Kendall Hoyt


On her book Long Shot: Vaccines for National Defense

Cover Interview of March 19, 2012


As we try to keep pace with the growing number of pathogenic threats to health and security, it is important to recognize that the most dangerous threats will be unforeseen and unannounced (such as SARS in 2003).  With the exception of smallpox and anthrax vaccines, which can be used for post exposure prophylaxis, it makes more sense to invest in new tools and methods that will allow us to catch up to new threats, even if we can’t predict them. Large vaccine stockpiles are expensive and hubristic.

Biodefense programs should emphasize research tools and technologies that will shorten development times and/or introduce flexibility into the medical countermeasure (MCM) development process. Flu manufacturers already develop vaccines for new strains on a six-month timeline every year. These response times were possible even before developers began to exploit currently available technologies (i.e., reverse genetics and cell culture techniques), much less invest in new ones.

Critical areas for future investment include rapid detection and diagnostics to speed identification of novel pathogens and diseases, better disease models and biomarkers, rapid expression systems for injectable proteins, DNA vaccine scaffolds, and adjuvants to induce immunity more quickly and/or to improve the immunogenicity of DNA vaccines.  Thermostable formulations, and “no needle” delivery systems will also facilitate efforts to distribute and administer MCMs in an emergency.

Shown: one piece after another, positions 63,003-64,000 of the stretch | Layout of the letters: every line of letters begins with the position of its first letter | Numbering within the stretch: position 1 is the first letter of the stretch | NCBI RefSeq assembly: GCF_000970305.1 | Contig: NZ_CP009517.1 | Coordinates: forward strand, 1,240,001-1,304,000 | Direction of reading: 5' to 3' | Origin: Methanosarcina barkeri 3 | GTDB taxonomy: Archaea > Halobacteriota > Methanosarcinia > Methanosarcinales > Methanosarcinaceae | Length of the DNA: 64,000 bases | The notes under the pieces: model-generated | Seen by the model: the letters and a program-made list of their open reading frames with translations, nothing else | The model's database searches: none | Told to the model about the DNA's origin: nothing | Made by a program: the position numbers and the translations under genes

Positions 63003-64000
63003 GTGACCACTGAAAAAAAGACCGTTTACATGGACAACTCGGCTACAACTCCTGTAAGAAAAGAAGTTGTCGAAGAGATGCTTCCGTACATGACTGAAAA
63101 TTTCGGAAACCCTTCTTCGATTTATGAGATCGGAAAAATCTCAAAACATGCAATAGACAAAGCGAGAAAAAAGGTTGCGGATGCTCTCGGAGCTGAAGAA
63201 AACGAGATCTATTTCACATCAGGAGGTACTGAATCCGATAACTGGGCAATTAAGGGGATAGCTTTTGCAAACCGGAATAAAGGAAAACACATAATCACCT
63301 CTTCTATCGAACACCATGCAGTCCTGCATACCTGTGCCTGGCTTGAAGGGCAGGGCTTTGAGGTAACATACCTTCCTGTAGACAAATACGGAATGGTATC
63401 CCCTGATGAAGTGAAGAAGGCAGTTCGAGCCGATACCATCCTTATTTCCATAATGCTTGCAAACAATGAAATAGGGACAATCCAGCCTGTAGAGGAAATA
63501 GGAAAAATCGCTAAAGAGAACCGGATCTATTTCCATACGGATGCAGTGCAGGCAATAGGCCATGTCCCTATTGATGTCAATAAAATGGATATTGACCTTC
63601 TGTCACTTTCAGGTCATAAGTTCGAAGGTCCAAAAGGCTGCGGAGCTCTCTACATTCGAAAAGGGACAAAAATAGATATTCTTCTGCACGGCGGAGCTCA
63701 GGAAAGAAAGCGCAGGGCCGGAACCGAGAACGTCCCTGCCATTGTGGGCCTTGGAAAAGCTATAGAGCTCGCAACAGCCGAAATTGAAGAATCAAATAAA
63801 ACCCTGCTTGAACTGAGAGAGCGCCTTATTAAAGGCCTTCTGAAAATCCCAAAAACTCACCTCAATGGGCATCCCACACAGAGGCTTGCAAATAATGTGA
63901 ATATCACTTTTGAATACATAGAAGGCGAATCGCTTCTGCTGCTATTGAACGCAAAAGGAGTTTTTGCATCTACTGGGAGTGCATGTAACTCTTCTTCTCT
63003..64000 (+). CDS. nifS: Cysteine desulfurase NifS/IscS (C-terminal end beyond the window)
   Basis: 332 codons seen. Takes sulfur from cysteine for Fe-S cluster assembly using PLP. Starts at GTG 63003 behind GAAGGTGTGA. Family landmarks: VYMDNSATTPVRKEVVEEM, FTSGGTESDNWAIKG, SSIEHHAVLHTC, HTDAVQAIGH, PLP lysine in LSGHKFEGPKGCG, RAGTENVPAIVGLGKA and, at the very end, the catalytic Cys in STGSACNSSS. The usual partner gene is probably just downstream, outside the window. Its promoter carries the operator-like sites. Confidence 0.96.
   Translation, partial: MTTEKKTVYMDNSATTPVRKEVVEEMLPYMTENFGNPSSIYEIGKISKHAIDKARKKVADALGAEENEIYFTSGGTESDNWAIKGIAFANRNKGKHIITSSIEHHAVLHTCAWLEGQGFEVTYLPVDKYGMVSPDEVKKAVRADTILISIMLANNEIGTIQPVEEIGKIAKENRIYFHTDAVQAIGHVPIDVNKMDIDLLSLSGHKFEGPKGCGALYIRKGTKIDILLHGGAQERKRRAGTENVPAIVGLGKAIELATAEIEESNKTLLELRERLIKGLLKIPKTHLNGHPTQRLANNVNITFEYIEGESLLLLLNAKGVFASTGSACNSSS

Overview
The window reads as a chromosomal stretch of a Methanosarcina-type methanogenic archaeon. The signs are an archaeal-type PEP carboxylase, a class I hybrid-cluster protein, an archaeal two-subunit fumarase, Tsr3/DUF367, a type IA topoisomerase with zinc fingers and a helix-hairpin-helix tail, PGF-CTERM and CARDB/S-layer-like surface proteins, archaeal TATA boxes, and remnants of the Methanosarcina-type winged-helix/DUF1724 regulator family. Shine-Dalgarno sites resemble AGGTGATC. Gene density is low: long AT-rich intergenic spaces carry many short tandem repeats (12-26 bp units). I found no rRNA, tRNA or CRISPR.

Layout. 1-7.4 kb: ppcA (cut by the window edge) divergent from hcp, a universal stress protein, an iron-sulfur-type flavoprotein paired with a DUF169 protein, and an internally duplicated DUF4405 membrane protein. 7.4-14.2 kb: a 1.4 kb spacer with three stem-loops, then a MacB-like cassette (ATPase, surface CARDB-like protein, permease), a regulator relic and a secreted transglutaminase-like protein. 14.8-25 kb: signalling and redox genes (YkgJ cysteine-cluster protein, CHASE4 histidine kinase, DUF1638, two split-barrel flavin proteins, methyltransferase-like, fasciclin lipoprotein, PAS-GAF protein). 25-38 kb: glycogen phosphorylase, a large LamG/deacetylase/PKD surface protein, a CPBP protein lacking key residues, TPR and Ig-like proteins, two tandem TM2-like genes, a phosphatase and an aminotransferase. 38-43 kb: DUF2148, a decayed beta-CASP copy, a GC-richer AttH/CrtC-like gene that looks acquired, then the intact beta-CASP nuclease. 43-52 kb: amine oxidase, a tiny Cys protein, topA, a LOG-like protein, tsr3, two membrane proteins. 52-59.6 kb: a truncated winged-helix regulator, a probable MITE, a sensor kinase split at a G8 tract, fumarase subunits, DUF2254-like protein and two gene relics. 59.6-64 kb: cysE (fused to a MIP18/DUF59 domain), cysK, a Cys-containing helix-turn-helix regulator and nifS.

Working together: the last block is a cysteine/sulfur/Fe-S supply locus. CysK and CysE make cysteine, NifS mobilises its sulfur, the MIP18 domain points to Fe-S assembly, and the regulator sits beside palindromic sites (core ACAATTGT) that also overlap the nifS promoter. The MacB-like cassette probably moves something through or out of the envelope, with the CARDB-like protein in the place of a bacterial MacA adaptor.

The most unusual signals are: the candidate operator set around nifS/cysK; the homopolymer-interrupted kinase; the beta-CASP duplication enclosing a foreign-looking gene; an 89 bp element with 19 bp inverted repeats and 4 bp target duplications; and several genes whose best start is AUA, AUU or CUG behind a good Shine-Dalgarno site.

Moving forward, we will also have to find ways to reintroduce integrated research practices. Rather than attempting wholesale reform the vaccine development process today, an emergency MCM program offers an opportunity to incubate new integrated approaches.

This is easier said than done because we need to create a financial and organizational vehicle that can sustain a long-term investment in building a system to streamline everything that needs to happen from the moment we detect a new pathogen from the moment we administer a new medical countermeasure for that pathogen.

It is increasingly possible to support integrated R&D through a growing array of public private product development partnerships (PDPs). For example, Aeras, a PDP for Tuberculosis vaccine development, incorporates many integrated research practices.

This PDP uses top down direction to distill and apply relevant research findings from a wide array of sources and traveling development and clinical teams facilitate the type of on-site cross-disciplinary collaboration that enables tacit information transfer. Aeras also maintains many of their own labs and manufacturing facilities, which (unlike virtual models that outsource these functions) builds communities of researchers that can retain an institutional memory of lessons learned.

Shifting the strategic focus of biodefense programs and re-introducing integrated research practices will address problems that have beset vaccine developers for the past several decades and restore our capacity to respond to a rapidly evolving array of threats to global health and security.